The Encyclopedia Britannica Goes Out of Print

Three news stories caught my eye last week that may signal that change is coming to textbook publishing faster than expected.

First The Atlantic reports that only 8,000 copies of  the 2010 edition of Encyclopedia Britannica sold in the U.S., compared to 120,000 of the 1990 edition.  After 244 years, Britannica is ending the print edition.  Read more at:  A Sign of the Times: Encyclopedia Britannica to End Its Print Run

Next was the Wired Campus report on the Pearson Foundation survey that found —

One-fourth of the college students surveyed said they owned a tablet, compared with just 7 percent last year. Sixty-three percent of college students believe tablets will replace textbooks in the next five years—a 15 percent increase over last year’s survey.

Read more at:  Tablet Ownership Triples Among C0llege Students

Final one was the Washington Post item on the iPad app for the Khan Academy.  The Khan Academy is  known for its educational videos teaching math and other topics.   Read more at: Khan Academy launches on iPad: Is this education’s future?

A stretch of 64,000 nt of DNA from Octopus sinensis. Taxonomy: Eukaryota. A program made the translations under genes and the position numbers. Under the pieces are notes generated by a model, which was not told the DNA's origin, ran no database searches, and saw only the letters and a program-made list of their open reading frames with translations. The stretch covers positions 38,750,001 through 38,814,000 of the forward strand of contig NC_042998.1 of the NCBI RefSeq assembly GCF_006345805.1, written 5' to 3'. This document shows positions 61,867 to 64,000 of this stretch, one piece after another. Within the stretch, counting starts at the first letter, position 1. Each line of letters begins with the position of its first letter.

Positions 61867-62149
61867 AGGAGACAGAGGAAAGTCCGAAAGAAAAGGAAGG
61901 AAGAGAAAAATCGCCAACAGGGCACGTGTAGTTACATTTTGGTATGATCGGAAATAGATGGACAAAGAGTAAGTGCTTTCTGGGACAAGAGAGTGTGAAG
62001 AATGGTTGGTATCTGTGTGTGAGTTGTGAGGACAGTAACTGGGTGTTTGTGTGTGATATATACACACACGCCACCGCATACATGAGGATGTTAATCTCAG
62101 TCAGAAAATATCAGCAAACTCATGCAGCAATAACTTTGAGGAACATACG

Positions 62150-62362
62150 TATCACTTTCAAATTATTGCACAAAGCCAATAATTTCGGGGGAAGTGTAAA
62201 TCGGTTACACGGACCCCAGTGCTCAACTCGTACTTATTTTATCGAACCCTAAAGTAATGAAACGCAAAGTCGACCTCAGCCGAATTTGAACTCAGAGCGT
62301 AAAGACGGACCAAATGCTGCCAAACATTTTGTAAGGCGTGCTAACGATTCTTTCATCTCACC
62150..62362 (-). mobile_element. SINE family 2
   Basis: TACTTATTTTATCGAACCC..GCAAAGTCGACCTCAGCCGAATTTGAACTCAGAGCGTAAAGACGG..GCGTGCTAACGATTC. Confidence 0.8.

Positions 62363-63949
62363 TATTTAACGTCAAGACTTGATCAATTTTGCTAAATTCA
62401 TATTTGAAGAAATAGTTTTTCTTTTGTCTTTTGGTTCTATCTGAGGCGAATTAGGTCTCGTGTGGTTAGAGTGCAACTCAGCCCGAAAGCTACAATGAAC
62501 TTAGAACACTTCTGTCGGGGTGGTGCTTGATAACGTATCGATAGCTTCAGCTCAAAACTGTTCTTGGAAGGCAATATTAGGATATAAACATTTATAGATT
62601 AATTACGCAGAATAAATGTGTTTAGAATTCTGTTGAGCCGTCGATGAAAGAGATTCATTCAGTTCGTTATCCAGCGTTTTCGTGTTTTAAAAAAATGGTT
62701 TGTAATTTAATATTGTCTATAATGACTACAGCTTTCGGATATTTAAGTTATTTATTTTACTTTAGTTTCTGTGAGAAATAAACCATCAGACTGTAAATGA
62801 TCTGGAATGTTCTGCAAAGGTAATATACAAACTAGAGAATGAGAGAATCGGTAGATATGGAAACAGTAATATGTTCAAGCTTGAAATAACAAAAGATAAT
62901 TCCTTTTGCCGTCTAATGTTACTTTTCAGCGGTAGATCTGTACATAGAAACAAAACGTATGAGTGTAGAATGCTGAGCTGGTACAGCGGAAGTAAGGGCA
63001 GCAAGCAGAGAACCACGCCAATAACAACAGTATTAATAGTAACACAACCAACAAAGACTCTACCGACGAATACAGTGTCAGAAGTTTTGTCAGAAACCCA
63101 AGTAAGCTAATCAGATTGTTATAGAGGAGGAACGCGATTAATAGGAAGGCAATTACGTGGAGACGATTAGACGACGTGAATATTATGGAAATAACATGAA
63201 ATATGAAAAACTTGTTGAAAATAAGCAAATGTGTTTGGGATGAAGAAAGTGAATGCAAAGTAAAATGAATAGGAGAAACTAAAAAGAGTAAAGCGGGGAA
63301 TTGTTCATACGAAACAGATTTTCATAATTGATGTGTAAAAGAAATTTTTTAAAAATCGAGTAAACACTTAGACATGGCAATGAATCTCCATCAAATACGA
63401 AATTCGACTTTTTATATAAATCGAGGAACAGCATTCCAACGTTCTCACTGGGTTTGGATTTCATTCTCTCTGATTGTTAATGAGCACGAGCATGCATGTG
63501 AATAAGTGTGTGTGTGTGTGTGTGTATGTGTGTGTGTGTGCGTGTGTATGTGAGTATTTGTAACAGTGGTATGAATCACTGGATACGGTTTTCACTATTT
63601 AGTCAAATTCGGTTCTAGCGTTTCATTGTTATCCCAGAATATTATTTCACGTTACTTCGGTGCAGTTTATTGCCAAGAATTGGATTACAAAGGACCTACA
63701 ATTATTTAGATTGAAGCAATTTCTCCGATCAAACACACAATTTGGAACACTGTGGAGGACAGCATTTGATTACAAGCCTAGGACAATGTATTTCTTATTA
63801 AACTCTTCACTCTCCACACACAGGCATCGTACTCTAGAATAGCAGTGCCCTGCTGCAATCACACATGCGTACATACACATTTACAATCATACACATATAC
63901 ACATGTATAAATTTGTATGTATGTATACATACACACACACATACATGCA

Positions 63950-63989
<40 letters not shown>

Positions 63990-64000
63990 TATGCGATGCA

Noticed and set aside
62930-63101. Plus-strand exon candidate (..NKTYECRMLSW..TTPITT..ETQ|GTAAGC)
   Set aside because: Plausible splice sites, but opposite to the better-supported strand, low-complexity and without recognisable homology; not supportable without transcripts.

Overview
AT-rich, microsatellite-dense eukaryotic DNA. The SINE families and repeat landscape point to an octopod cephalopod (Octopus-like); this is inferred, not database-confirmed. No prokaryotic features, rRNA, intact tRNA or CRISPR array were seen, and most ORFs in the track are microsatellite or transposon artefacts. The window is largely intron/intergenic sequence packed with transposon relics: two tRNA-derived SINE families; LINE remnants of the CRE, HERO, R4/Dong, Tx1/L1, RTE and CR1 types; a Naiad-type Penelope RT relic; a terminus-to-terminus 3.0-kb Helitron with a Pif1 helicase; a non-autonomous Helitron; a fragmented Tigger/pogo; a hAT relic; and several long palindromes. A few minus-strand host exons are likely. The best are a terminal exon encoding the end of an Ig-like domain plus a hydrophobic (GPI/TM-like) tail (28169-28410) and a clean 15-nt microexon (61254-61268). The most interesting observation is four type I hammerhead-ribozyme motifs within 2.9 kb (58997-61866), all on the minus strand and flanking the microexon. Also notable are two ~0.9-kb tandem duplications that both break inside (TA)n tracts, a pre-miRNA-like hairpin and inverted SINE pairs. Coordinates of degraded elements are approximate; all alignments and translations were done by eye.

These news items  made me wonder if speed is picking up for changes in textbook publishing and seem to support the prediction by Rob Reynolds, Director of Product Design and Research at Xplana,  that “25% of textbook market in Higher Education will be digital by 2015”  in  “What Trends Really Matter?”  presentation.

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